Veda's blog: The Mysterious Case of the Missing Woman CD ...continues to remain a mystery
Maybe the glass ceiling exists in some agencies, but I think they’re the exception rather than the rule
Jul 12, 2012 11:33:00 AM | Article | Vedashree Khambete
I was asked a question the other day that has been asked several hundred times before to several other people before me:
Why aren’t there more women Creative Directors in advertising?
I didn’t have an answer to that. Not a good one in any case. And of course, we can’t have that now, can we? So I thought, let me see what others think. And ask them I did.
One of my colleagues felt that there exists a definite glass ceiling in our industry. Women are perceived as not being capable enough to handle the demands of a senior management post. I’m not sure if I agree with this. Because if this is a blanket assumption made about women, then it doesn’t explain the existence of women who’ve made it to CD level and beyond. Besides, I have personally never encountered any kind of professional discrimination on the basis of gender, nor has anyone I know. Maybe the glass ceiling exists in some agencies, but I think they’re the exception rather than the rule.
The belief leading to the alleged glass ceiling sometimes takes a softer, more patronizing voice. In the form of the hugely popular view that women find it impossible to manage their homes, while keeping advertising hours. You know how it is. You work fourteen-hour days, weekends, public holidays, festivals – or run the risk of being termed not driven enough, not committed enough, not… good enough. And that’s perfectly fine till a certain point in life. In fact, a book I had read in ad school clearly said that advertising is a great, fun profession, if you’re single. Apparently, marriage, kids, tend to change women’s priorities. They begin questioning the logic of spending more than half the day in the office, when they can be spending quality time with the family instead.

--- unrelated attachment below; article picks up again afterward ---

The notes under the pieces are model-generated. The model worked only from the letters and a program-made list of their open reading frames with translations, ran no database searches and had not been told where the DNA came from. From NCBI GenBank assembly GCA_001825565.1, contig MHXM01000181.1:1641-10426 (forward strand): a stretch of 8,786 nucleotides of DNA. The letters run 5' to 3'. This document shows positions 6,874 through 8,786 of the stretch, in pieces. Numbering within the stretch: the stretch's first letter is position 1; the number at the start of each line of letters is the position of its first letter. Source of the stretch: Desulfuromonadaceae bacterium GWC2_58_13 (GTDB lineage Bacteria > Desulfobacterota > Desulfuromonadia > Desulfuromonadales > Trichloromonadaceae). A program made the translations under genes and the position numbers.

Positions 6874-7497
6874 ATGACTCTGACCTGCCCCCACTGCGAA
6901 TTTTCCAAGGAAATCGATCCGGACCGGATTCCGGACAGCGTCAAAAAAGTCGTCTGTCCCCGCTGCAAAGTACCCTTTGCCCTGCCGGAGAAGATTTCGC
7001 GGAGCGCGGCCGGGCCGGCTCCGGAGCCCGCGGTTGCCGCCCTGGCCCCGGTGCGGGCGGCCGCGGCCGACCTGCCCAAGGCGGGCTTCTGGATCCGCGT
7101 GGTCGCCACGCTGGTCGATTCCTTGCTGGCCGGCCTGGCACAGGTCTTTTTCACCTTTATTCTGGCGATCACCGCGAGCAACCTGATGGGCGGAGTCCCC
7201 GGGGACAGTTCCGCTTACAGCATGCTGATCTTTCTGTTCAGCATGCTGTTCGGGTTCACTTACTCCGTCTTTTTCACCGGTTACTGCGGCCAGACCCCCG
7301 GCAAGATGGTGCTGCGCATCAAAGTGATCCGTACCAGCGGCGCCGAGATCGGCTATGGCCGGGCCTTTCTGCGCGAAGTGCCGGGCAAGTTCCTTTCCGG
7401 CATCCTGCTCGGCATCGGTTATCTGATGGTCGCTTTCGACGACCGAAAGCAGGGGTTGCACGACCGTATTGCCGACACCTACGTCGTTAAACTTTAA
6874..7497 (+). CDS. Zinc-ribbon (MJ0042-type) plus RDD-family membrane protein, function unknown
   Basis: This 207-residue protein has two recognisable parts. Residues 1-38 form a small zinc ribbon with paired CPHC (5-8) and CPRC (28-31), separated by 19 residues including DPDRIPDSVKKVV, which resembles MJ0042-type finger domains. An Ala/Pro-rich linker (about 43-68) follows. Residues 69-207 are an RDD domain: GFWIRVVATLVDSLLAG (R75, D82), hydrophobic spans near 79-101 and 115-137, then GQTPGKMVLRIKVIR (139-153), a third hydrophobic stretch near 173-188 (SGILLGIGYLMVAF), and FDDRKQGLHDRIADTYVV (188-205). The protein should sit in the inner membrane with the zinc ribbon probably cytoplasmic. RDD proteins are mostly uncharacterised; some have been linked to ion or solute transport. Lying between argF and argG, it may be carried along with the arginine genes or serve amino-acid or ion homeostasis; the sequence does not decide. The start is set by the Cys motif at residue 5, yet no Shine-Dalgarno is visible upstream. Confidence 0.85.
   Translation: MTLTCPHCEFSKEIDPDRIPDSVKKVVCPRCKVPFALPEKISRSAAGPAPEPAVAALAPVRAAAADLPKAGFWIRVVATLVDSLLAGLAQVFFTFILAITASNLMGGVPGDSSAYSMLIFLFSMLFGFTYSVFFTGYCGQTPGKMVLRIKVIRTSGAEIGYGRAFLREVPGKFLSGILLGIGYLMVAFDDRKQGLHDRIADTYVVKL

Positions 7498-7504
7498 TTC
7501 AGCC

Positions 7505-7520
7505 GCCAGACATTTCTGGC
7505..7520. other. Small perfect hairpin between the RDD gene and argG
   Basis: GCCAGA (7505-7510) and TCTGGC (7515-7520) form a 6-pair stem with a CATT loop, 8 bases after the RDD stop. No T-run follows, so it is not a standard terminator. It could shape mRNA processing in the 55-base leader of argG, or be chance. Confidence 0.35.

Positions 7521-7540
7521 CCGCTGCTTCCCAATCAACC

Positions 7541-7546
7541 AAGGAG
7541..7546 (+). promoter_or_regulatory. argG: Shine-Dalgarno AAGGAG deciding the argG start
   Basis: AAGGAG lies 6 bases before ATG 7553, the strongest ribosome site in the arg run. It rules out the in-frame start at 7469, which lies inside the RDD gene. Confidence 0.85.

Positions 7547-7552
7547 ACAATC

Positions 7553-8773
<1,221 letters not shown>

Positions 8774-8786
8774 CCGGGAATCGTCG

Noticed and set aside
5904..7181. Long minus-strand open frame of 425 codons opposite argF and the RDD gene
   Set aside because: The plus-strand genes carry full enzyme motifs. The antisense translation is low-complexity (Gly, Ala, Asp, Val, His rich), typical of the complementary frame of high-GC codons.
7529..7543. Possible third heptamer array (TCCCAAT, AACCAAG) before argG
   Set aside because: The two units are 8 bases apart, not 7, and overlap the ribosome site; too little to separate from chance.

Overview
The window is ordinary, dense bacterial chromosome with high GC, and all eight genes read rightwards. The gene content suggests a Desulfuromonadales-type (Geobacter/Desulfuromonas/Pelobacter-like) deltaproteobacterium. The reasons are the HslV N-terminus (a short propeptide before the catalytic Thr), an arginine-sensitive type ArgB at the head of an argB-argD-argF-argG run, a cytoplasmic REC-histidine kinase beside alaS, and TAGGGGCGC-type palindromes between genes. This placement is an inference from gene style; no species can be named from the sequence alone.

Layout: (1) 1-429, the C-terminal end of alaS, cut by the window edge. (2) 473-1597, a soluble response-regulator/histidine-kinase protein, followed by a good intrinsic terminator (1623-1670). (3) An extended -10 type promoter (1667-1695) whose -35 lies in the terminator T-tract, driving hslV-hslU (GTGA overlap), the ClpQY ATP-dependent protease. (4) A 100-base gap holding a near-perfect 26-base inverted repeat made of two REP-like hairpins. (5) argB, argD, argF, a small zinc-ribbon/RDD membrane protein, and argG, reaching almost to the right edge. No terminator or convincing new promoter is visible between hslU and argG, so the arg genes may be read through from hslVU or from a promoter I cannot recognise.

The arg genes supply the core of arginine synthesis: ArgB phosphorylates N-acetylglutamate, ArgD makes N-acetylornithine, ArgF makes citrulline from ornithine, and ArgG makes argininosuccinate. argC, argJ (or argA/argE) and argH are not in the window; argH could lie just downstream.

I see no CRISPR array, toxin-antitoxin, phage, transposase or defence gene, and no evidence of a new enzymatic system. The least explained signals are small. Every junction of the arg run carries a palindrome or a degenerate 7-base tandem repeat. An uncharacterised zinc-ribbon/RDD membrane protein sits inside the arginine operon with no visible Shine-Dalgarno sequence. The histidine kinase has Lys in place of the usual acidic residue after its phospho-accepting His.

Apart from challenging the belief that men feel no such longing, I must also point out that I’ve seen a stellar exception to this norm. The lady in question was a CD when I first started working with her, and according to her partner had once worked on a pitch right till the day before she delivered her second baby. She had help, of course – a cook, a maid, her mother, all helped her run her house smoothly. And to her credit, she won her share of awards in her day and built some fairly well-known brands too. Then, she retired from advertising to pursue interior design. Which brings me to the next point.
After Neil French (in)famously declared that the reason there are fewer women at the top in advertising is because they tend to “wimp out and go suckle something”, he found a whole bunch of silent supporters. I actually think if you leave out the colourful bits, there may be a grain of truth in there somewhere. Like the lady I mentioned before, a lot of women have quit advertising at middle-management and even senior management levels, though not, and this is important, necessarily to reproduce. No, a lot of them simply found something more interesting/ rewarding/ financially more satisfying/ insert suitable adjective here, to do with their time. But then for that matter, I’ve known a whole bunch of men who’ve quit and taken up other careers halfway through their decently successful advertising stints.
So then is it simply a numbers game? Perhaps there are more men in creative departments than women, so if the same number of men and women drop out of adland, it still seems like more women have quit, because fewer women are found at brainstorms after this exodus. But it’s a mathematical theory, this one, and like anything to do with that hateful subject, without the numbers to back you up, you have nothing. So let’s just leave it at ‘maybe’.
At this point, you’re probably thinking if I came up with an answer at all. It’s the least you can expect after wading through 633 words, right? Sadly enough, I’ve had no such luck, only theories. I may not even have a definite answer till I reach a point where I have to quit this business. Even then, I’ll be able to speak only for myself. Till then, I suppose I’ll just do what every other woman in this field is doing: work like I’m single.
Vedashree Khambete is an ACD with Mudra, a writer at heart and a total grammar Nazi at times.